This is one of the stories collected by Time’s Up Ateneo for its online campaign, Stories of Resistance, Stories of Hope: A Series of Online Testimonials about the October 15 Protest and the Anti-Sexual Violence Movement in Ateneo. Through this campaign, Time’s Up Ateneo hopes to generate conversation about how the school can continue toward a gender-responsive, safe, and progressive future, while understanding and addressing its flawed past.
TW: sexual violence
*Not her real name
To the people who went to the Oct 15 rally,
I just want to say thank you. During the rally, I experienced some sort of catharsis, but I also felt very numb, because I didn’t want to be happy, I didn’t want to hope. I’ve seen too much of Ateneo’s rotten system to believe that anything, even an unprecedented massive rally, could change them. But now I’ve decided that I’m not going to let Ateneo’s actions determine what I feel about the rally. The rally in itself is valuable to me, no matter how much Ateneo tried to officially and publicly discredit and dismiss it. I think many people can see through Ateneo’s tactics, and Time’s Up Ateneo will also open more eyes.
Whenever I get angry about the things that have happened, I tell myself that I know that the movement will give courage to survivors so that they will have less self-doubts about the truth of their experience. I know that the detractors and doubters of the rally will someday realize that the people from the rally were right. I know that my harasser will become a liability for Ateneo, and that all of these abusers will be ticking time bombs for the institution, so that someday it will be too costly for Ateneo to protect them. These truths comfort me whenever I remember things that I want to forget.
Before that rally, every time I met with my friend, the minute I sat down and she closed the door, I’d burst out crying. I kept talking about being sad about what Ateneo did to me. I also hated that I couldn’t tell people about what really happened, lest Ateneo sues me for violating the Data Privacy Act, a law that seems to be their favorite nowadays and which they use to protect sexual predators. I also hated that I was somewhat a custodian of the reputation of my harasser because it would be a “violation” of the harasser’s “privacy” if I told people about the truth of what that person did to me. Plus, if I told people that I experienced sexual harassment, I’d be labeled as a liar and that can impact my life in a very negative way. I hated the silence. I hated that I was keeping this secret, and that the law and society will conspire to keep me that way. Though I am not going public with my story, the rally broke the silence on the problem of sexual harassment in Ateneo and that relieved a lot of pain that I was keeping inside.
Before the rally, there were times when my friend would ask, “How are you?” and I’ll be like, “I’m okay. Things are really good for me right now,” but I’d be crying while saying all the good things that were happening in my life. I didn’t realize the contradiction between my words and the emotion that I was exhibiting until my friend pointed it out, saying she didn’t know whether to laugh or cry when she saw me like that. In response to her, I laughed while crying harder. After the rally, when I met her again, I didn’t cry. I didn’t notice the change in my mood until my friend remarked about it. That day I was smiling. I was even like, at least ngayon alam na ng lahat na bulok yung Ateneo, so ok na ako. That’s me speaking in anger, but seriously though, the rally helped me let go of Ateneo, an institution that I held in such high esteem for so many years.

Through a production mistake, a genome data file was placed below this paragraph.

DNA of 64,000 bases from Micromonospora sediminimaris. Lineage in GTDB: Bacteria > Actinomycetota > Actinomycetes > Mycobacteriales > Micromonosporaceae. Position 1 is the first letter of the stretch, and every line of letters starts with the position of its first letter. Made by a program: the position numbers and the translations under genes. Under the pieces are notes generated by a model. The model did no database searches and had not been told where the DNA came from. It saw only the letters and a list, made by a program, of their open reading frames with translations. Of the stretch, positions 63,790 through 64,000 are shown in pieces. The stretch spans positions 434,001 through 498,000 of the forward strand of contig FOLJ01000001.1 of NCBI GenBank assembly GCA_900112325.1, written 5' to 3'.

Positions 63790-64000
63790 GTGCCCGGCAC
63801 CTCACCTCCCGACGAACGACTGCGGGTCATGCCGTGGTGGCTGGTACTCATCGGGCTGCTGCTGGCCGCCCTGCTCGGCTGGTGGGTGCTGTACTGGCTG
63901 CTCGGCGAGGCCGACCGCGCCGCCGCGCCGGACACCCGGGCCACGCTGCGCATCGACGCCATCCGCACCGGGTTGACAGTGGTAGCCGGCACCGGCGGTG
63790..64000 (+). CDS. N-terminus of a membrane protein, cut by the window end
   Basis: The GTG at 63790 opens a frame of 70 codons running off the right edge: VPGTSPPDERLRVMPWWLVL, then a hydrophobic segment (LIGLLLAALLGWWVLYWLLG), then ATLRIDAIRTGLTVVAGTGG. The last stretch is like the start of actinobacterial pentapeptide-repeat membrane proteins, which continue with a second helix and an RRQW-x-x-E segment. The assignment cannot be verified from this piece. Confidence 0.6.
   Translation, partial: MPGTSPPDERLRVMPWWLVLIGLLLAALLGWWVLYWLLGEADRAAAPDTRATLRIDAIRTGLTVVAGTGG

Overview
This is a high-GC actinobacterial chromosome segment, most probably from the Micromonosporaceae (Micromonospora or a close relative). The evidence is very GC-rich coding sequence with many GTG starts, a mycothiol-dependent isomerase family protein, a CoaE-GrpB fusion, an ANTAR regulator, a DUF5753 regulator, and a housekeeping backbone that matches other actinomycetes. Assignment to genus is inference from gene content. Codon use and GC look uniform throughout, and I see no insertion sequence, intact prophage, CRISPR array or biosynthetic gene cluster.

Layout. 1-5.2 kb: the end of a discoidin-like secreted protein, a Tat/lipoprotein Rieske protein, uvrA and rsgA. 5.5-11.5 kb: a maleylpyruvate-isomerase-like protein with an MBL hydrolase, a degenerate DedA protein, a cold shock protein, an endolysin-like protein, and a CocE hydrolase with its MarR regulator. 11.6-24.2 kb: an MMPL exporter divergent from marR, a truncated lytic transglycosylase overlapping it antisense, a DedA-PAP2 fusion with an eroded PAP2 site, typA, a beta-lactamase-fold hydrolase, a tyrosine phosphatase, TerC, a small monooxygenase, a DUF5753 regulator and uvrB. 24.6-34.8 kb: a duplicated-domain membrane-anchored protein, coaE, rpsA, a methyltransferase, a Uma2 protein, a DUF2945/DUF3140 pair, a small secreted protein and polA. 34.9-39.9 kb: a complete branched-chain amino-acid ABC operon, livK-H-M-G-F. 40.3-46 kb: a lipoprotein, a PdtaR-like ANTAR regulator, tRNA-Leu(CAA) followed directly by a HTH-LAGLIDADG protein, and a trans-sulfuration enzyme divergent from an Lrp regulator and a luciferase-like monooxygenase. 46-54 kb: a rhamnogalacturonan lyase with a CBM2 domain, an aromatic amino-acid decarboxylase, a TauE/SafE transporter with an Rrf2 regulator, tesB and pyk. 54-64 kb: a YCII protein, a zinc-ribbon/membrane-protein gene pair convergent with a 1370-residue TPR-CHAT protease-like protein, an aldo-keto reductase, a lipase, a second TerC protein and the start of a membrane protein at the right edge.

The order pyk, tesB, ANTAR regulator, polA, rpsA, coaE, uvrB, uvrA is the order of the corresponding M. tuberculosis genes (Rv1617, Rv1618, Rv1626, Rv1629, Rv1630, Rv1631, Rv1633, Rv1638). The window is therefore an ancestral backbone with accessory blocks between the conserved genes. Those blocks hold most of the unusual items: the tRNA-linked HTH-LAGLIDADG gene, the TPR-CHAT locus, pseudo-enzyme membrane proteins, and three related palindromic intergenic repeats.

Actually, at first, I was tentative about going to the rally, and I even asked a friend if it’s ok for me to go there. I was concerned that it was like self-serving because I was a survivor. Will going to the rally be like me protesting for me? My friend though said that it was ok for me to go, so I did, and I’m glad that I went. The rally made me experience a sense of justice, something that I thought I would never get. Nowadays, whenever things get tough, I go back to the memory of being there in the crowd, shouting, “Sexual predators, get out of Ateneo!” Being there allowed me to express my anger at a space where I was violated, at a space that protected the predator instead of me, and to admonish that institution with stinging words. Being there allowed me to see the allies who were there for me and were willing to believe our pain even if they did not know my story. Being there allowed me to hope as there were people out there who were fighting on my behalf. I was not alone.
I don’t know how to tell you how much that rally meant to me. That rally had concrete and lasting effects on how I have dealt with the pain of my experience. If nothing happened after that rally, I think it would have still made a huge impact on my life. That rally healed me.